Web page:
Personal Online Journal

Monday, June 27, 2011

Giving Ourselves in Love

I read a good article today on the difference between covenants and contracts.  In it, Jeffrey Thayne points out that covenant is not a word in regular use today.  Sometimes an economic contract is used to try to explain what a covenant is.
A contract is formed when two parties, each with particular needs or wants, make an agreement to supply the other’s wants in exchange for their own... If conditions change significantly so that one member of the contract can no longer hold up their end of the deal, the agreement is dissolved.
One example he gives to contrast the meanings of covenant and contract is how I approach my marriage relationship.  If I am consumer-oriented or if I approach my marriage as primarily about personal fulfillment, I may take a 50-50 approach.  I expect my wife to contribute 50% and I the other half.  On the other hand, if I treat my marriage appropriately, as a covenant, I think of what I may do to serve her.  My focus is on her and not myself. I like the quote he gives from David Lapp:
In courting and choosing whom to marry, we would do well to focus on the person and to remind ourselves that marriage is about giving ourselves in love to another person, and not primarily about individual fulfillment. … Marriage isn’t necessarily a ticket to our own version of individual fulfillment. What if your future wife becomes severely paralyzed? What if your child has Down syndrome? I suspect we have not adequately wrapped our minds around the meaning of marriage until we have considered the possibility that at any moment, whether during the honeymoon or in mid-life or in old age, tragic circumstances could call us to give up almost everything—our dream career, our comfort, our “happiness” — for the sake of the beloved.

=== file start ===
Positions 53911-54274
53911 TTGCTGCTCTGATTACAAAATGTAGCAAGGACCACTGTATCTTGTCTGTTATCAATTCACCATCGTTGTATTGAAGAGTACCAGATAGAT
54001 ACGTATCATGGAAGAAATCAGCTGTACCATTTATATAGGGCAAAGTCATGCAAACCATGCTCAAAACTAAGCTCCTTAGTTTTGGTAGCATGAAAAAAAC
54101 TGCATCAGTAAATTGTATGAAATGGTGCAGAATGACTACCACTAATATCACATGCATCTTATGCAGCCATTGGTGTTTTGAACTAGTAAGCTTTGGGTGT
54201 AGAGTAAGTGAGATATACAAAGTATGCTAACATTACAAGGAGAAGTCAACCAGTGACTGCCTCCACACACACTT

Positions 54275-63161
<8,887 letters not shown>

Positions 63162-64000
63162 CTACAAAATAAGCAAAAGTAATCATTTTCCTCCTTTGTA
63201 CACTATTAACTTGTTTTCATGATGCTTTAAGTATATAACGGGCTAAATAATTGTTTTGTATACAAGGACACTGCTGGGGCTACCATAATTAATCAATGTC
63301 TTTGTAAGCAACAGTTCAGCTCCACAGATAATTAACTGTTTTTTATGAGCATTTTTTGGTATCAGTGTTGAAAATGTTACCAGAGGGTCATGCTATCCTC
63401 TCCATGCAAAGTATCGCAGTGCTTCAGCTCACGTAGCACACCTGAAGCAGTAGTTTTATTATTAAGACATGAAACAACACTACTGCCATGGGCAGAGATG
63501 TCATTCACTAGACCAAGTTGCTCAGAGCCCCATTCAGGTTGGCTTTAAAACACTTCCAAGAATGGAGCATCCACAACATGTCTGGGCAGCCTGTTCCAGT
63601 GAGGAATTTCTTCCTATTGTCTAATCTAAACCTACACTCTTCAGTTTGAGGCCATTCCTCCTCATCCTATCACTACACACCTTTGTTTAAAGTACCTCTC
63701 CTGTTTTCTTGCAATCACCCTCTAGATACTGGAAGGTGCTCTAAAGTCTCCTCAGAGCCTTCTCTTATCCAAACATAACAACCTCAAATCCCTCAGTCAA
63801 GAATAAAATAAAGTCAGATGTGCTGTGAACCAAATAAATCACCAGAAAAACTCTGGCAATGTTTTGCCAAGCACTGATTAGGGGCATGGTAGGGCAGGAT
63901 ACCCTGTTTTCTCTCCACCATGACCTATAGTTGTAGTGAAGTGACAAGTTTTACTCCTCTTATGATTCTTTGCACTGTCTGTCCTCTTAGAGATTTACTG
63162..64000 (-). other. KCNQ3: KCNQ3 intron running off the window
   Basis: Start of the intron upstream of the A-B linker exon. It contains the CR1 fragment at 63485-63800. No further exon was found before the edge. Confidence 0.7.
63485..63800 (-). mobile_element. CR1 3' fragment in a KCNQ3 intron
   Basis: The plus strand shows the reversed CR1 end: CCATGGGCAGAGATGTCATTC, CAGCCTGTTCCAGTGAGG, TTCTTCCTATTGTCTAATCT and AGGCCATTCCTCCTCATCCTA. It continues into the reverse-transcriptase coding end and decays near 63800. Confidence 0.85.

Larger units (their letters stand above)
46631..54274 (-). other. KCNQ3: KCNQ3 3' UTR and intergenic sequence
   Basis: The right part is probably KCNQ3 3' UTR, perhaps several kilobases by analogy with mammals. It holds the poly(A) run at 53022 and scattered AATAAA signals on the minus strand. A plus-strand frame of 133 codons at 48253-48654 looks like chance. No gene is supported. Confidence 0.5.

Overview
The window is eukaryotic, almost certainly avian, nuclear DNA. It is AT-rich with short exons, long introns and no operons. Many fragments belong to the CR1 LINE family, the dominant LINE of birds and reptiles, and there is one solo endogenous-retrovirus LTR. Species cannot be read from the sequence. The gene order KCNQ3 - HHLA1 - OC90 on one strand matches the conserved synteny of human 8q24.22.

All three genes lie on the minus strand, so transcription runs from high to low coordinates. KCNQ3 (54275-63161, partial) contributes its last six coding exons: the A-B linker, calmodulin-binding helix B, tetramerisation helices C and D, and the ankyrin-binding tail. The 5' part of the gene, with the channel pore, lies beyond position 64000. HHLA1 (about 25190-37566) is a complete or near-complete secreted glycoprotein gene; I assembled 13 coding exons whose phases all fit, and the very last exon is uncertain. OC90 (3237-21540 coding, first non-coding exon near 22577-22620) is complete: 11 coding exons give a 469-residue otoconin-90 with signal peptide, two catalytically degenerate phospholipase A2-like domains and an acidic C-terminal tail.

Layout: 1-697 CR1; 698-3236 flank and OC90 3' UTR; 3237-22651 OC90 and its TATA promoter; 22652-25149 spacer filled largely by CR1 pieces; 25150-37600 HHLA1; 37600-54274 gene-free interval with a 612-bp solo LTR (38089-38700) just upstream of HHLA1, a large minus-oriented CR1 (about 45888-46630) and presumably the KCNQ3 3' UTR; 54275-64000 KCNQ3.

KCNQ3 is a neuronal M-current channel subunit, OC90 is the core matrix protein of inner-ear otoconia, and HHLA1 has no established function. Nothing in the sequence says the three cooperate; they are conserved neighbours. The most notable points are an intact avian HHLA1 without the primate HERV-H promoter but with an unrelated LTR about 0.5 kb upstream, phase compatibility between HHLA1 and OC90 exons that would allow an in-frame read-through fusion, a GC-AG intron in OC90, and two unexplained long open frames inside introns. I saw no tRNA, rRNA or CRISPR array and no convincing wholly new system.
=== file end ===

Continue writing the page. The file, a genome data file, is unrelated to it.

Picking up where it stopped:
I love the story of Shadrach, Meshach and Abed-nego and the phrase "But if not, … we will not serve thy gods, nor worship the golden image which thou hast set up"*  Jeffery concisely put this principle as,
The only blessings that are unequivocally promised us in this lifetime for strict obedience are peace of conscience, companionship of the Spirit, and discernment.*
The sermon of King Benjamin describes very well how our covenant relationships are not always profitable.  There is something of a pay it forward principle that is not included in a strictly contractual relationship.

I covenant because I am grateful to God and his mercy and his generosity.  I trust that He will continue to bless me in His own time and in His own way to my eternal benefit.  I love the way Jeffrey closes.
When we truly understand the nature of a covenant, we will realize that the first solution to difficulties in our covenantal relationships is not renegotiation or even communication (which connotes a two-way contractual agreement). It is to realign our hearts towards service, compassion, commitment, forgiveness, and love. Each of these terms connote a one-way submission of the self to the Other, which is what I believe covenants are all about.

1 comment:

my mudda' calls me jack said...

working on a talk for sac. meeting tomorrow on strengthening marriage... thank you for sharing your thoughts.